Wednesday, April 23, 2008

News story

I'm at work, but I had to post this. I remember hearing the story several months back about the little girl in Australia that was abandoned and they were looking for the father because the mother was dead. I didn't know they found him. I didn't know they found him down the road where we take Chinese dance. I think this story is absolutely amazing though. It made me cry to hear what these guys did. They are definitely hero's in my book.

People touched by their actions raise $7,000 for the captors.

The Atlanta Journal-Constitution
Published on: 04/22/08

Tuesday's press conference in Chamblee had the expected heroes: Chinese immigrants who lured an international fugitive into an apartment, hog-tied him and called police.

And there was the reward: $10,000.

Only this turns out to be a story of two good deeds. And, as the reluctant heroes were surprised to learn Tuesday, two rewards.

Superintendent Sandra Manderson, the New Zealand Police representative in the United States, was in charge of the official check. She handed the $10,000 to a beaming Gui Sen Wu, Dong Shun Li and Xin Bao Li at a small ceremony inside the Chamblee Police Department. The other half of the "Chamblee Six" have either moved out of state or were working Tuesday.

Manderson, with the help of an interpreter, thanked the scrappy band of Mandarin-speaking chefs and deliverymen for the courage and integrity they showed in ending the five-month manhunt for Nai Yin Xue. The 53-year-old fugitive had sparked international outrage for allegedly murdering his wife in New Zealand, abandoning their 3-year-old at an Australian train station and fleeing to America.

"You took it upon yourself to do the right thing," Manderson said. "... We love you in New Zealand."

Video cameras caught Xue ditching his daughter, known as "Pumpkin" for the brand of clothing she wore, at a Melbourne train station, then giving a double thumbs up as he passed through metal detectors at the airport in September. Police later found the body of Xue's wife — Pumpkin's mother — in the trunk of a car outside the family's Auckland, New Zealand, home.

The Chamblee Six learned of the case in February, from an article in a Chinese-language newspaper. They recognized the man striking a kung fu pose in the accompanying photo, a self-described martial arts expert living in nearby Doraville.

After a language barrier foiled several attempts to tell police about the man who called himself "Mr. Tang," the six took matters into their own hands. They invited him into the Shallowford Arms apartment with the promise of starting a massage business together. Instead, they hog-tied him with two belts, a pair of pants and blanket. Twice featured on "America's Most Wanted," Xue had been nabbed by folks who'd never seen the show. And this time he made the job easy for police, who discovered he was still carrying his New Zealand ID.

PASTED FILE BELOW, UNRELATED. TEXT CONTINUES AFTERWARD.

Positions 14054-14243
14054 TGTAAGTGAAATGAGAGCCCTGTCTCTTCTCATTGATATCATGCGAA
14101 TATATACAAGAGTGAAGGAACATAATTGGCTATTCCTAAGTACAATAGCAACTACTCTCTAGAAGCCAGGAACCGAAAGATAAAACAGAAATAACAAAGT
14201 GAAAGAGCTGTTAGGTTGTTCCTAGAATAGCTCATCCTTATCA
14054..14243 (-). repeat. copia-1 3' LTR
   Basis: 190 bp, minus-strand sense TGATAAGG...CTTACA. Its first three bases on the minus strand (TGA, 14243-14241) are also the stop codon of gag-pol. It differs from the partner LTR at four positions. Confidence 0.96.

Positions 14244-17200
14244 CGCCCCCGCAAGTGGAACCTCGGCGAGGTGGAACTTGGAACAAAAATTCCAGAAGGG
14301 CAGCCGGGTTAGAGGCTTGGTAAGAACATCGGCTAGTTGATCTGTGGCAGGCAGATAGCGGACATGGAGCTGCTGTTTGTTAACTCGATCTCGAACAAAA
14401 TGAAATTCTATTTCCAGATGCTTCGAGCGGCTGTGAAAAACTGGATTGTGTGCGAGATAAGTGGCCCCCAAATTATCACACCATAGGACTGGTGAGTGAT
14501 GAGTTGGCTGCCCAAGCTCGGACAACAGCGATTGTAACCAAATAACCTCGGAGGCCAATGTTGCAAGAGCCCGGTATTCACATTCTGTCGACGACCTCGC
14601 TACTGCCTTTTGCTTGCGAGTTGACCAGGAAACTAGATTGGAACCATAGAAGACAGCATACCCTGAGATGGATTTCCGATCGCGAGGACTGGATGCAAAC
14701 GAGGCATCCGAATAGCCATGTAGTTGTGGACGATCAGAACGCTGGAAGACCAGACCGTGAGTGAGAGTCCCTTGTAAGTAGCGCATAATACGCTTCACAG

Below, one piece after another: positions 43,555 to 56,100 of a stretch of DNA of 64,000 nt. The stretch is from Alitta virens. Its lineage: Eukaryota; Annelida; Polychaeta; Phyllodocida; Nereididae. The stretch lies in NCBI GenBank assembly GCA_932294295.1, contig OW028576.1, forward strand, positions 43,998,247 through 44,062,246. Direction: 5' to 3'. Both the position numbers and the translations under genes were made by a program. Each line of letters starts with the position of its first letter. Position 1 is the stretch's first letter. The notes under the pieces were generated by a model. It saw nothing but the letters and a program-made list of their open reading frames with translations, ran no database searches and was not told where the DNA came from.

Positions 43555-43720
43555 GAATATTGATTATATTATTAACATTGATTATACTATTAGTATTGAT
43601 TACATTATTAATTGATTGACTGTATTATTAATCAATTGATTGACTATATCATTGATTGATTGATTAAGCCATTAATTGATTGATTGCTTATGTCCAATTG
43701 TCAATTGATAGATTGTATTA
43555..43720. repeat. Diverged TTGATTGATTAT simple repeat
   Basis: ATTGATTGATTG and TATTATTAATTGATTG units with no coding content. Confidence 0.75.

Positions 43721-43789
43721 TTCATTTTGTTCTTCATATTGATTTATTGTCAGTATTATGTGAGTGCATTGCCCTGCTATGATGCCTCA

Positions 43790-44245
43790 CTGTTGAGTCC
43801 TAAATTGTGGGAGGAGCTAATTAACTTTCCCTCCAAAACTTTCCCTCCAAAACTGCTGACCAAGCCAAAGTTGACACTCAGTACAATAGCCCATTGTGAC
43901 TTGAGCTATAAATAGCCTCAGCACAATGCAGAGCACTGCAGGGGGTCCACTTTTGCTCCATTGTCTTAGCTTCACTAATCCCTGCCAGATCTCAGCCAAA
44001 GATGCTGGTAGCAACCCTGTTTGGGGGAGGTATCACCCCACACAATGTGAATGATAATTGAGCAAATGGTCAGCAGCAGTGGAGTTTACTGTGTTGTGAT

But what touched many about the capture was what the immigrants – who earn little more than minimum wage and support family back in China — did after learning of the reward from New Zealand police. They wrote up a contract agreeing to give $2,000 to an ailing friend. The other $8,000, they decided, should go to that little orphan named Pumpkin.

Wu, who wore a city of Chamblee pin on his sweater vest Tuesday, reiterated that commitment to Manderson, asking for her help in wiring the money to Pumpkin. "Well done," Manderson said, urging them to spend a little on themselves. "Fantastic."

Wu nodded repeatedly and thanked her for the kind words. But he said he didn't understand why they needed special recognition. "We did," he said through an interpreter, "what any American would do."

Watching from the audience was Lever Stewart, an Atlanta CEO who is active in several child-focused charities. He is among roughly a dozen people who, after reading of the Chamblee Six's generosity last month, decided to raise money for them. When learning that two of them had nowhere to live, Stewart put down a $500 deposit for an apartment.

"To take such a big sum and give it right back to the orphan," Stewart said, shaking his head. "They had no money."

Tuesday Wu and the others learned that donations from Stewart and others moved by their story had reached at least $7,000. "From the bottom of our hearts," Wu said, "we express our deep gratitude to our American friends who donated to us."

The search for justice touched three continents and, in the end, so did the just rewards.


Previously: Six Chinese immigrants capture international fugitive Nai Yin Xue in a Chamblee apartment and are celebrated as heroes in New Zealand, where Xue is charged with murdering his wife and abandoning their 3-year-old daughter, Pumpkin. Upon learning of a $10,000 reward, the Chamblee Six decide to give the lion's share to Pumpkin, now an orphan living with her grandmother in China.

The latest: The heroes officially received their reward money Tuesday and prepared to wire $8,000 of it to Pumpkin. The remainder, they say, will go to an ailing friend.

What's next: Metro Atlantans who read of Chamblee Six's generosity have raised $7,000 and counting, and plan to give them the money in coming days. Xue, meanwhile, is set to go on trial early next year for murder

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